Results tagged ‘ Jon Rauch ’
Before 2004, the year in which a staggering chain of events (begun with this)…
…released the Boston Red Sox from their Yankee-dominant purgatory, the Sox were seemingly “cursed” by the inability to: A. Win the big game; and B. Win ANY meaningful game against the arch-rival Yankees.
After watching (in person) the Twins fall twice to the Yanks in one day today at Target Field, I now have my own little theory as to where that curse went and where it is dwelling now…
In both 2003 and 2004…
…the Yankees defeated the Twins in the ALDS. From that point forward, we haven’t been able to touch them. At home, we are something like 10 games under .500 against them in the Ron Gardenhire era. On the road, we have won (literally) a handful of games in that same time period. Plus, the 2009 playoffs brought another ALDS defeat at their hands, this time a clean sweep.
Could it be possible that the Red Sox, free from the “1918” chants, somehow transferred the curse to us, seeing as it was us who allowed the epic 2003 and 2004 ALCS’ to transpire in the first place?
Today, the Yankee heroes were primarily three-fold:
First, Derek Jeter provided the lone offense in the resumption game today, then proceeded to make a spectacular “jump-throw” (his trademark) to gun down a runner at first that, if safe, would have allowed the tying run to score.
Then, Pettitte again basically shut us down for eight innings, only allowing two measly runs.
Finally, the back-breaker came from Nick Swisher, who launched a bomb into the right field bleachers in the bottom of the eighth inning (with two outs, of course) off Jon Rauch to give the visitors a lead they would not relinquish.
Let’s just say this: Remember those old “whose your Daddy” chants that Yankees fans used to hurl at Pedro Martinez? They now apply for a completely different reason.
Preview (26-20, 1st, 1.0 GA DET): Javier Vazquez (3-4, 6.69) vs. Nick Blackburn (5-1, 4.50)
Until the seventh inning of Saturday’s Twins-Royals matchup, both teams had seen their starters struggle but gotten enough big hits to overcome it. Blackburn gave up a few bombs to Rick Ankiel, while the Twins did all their damage in the second inning, including a monster straight-away-center jack from Jim Thome.
Just after Stretch time, though, Orlando Hudson (batting righty) launched a mammoth home run that hit the facing of the second deck out in left field. I didn’t realize that the 32-year old Hudson had that in him! From that point, it was Matty Guerrier for a perfect eighth and Jon Rauch for the Guardado-type (aka tenuous) save.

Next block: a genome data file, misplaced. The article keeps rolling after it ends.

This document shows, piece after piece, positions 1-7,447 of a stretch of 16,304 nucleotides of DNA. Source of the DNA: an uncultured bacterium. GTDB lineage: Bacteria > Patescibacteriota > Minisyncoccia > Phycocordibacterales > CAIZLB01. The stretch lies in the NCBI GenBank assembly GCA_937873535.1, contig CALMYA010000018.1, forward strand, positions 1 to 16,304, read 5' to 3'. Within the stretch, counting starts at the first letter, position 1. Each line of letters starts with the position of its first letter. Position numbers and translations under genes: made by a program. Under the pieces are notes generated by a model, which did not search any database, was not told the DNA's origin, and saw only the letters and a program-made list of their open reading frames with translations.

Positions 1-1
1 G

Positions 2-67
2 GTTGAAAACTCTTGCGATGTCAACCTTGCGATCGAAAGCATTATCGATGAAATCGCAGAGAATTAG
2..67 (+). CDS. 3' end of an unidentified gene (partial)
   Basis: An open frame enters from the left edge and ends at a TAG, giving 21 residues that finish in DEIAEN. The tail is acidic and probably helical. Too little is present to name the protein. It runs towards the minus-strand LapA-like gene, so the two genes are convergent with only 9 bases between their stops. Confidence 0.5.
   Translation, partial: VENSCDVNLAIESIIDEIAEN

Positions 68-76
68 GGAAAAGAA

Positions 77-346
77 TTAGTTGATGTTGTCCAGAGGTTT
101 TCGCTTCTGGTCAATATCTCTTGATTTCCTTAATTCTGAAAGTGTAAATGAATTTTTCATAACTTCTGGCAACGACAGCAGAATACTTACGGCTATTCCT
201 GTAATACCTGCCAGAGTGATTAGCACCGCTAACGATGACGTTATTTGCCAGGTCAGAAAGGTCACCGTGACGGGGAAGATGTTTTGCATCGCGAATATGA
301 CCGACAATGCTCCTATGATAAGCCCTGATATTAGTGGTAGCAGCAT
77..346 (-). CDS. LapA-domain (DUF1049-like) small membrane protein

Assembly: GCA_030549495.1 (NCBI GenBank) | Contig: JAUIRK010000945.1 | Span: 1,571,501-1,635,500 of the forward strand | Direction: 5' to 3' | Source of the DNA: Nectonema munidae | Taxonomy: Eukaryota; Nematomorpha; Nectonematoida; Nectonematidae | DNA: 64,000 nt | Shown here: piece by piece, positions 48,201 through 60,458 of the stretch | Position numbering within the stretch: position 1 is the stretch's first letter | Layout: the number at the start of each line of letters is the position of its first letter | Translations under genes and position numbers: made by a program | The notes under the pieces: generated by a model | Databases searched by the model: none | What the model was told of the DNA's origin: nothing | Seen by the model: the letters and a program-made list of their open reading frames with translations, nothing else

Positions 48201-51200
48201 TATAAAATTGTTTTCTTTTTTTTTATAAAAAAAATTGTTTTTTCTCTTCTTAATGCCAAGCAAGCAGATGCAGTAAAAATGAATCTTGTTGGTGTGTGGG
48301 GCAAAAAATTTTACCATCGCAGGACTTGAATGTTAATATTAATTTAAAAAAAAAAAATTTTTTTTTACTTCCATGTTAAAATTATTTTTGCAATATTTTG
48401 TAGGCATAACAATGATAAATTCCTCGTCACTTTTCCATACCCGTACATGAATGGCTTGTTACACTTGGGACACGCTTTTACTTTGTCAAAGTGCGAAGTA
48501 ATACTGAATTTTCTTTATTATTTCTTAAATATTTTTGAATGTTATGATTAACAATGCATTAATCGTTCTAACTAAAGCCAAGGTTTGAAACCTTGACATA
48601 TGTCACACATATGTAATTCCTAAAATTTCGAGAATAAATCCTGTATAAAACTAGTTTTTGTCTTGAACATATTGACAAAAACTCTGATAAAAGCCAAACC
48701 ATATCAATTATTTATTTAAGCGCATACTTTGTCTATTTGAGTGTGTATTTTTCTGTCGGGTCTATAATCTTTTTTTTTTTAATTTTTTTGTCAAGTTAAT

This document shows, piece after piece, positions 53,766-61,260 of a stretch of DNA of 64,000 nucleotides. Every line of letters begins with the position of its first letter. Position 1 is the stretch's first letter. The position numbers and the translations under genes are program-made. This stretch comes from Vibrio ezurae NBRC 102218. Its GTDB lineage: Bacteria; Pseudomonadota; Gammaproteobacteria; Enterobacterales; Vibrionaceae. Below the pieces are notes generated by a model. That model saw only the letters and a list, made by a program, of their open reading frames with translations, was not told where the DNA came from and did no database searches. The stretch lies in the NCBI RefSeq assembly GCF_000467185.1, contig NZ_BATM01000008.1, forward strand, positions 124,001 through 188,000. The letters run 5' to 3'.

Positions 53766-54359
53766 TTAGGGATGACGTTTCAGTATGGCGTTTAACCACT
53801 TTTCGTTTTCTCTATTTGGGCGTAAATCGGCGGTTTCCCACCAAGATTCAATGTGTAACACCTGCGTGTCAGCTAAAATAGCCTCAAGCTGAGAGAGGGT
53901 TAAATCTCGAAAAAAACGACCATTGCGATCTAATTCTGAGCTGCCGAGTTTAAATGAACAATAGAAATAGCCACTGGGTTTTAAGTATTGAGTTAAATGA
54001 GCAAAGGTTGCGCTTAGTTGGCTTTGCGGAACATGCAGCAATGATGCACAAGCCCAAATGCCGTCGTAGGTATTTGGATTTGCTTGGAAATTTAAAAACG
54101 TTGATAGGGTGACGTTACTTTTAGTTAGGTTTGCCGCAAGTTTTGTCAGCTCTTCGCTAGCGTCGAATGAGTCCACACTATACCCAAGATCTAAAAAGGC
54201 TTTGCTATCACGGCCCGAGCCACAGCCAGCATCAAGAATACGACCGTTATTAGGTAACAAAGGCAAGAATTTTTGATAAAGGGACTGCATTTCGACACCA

Another series win already in the books, with a sweep now firmly in the sights.
-I know that it’s still just April, but I’m already ready for the Yankees to come to town in late May. Mark my words: If a sweep happens in that series, it won’t be by the visiting team.
Preview (9-3, 1st, 2.5 GA DET): Luke Hochevar (1-0, 2.84) vs. Carl Pavano (2-0, 1.38).
Well, here we are just three games into the 2010 baseball season, and the Twins already look like a much more polished team from the under-achieving gang of ’09. I can only imagine the thoughts that must run through the minds of the opposition:
Opposing pitchers have to navigate through one of the strongest 1-6 in the American League, plus now Delmon Young and JJ Hardy (another homer tonight, along with Justin Morneau) are swinging the bat well, creating quite a Murderers Row, of sorts.
Opposing batters know that, no matter who they face in a series against the Twins (especially if Pavano keeps throwing like he did tonight), there will be no “gimme” games…all five starters give us a chance to win. Add in a deep pen that doesn’t really on just one or two guys to get late-inning outs, and that creates the all-important sense of pressure on every opposing at-bat.
The final blow we administer has been, so far, in an area (closer) presumed to be a gaping hole after the devastating Joe Nathan injury. Well, Rauch has saved two in a row without much trouble (although he did give up a run tonight).
I know I have to keep in mind that, for as down as I was after the season opener, I shouldn’t get too high after two straight wins. But this team just has oh so much potential that it is difficult not to get pumped up when things start rolling.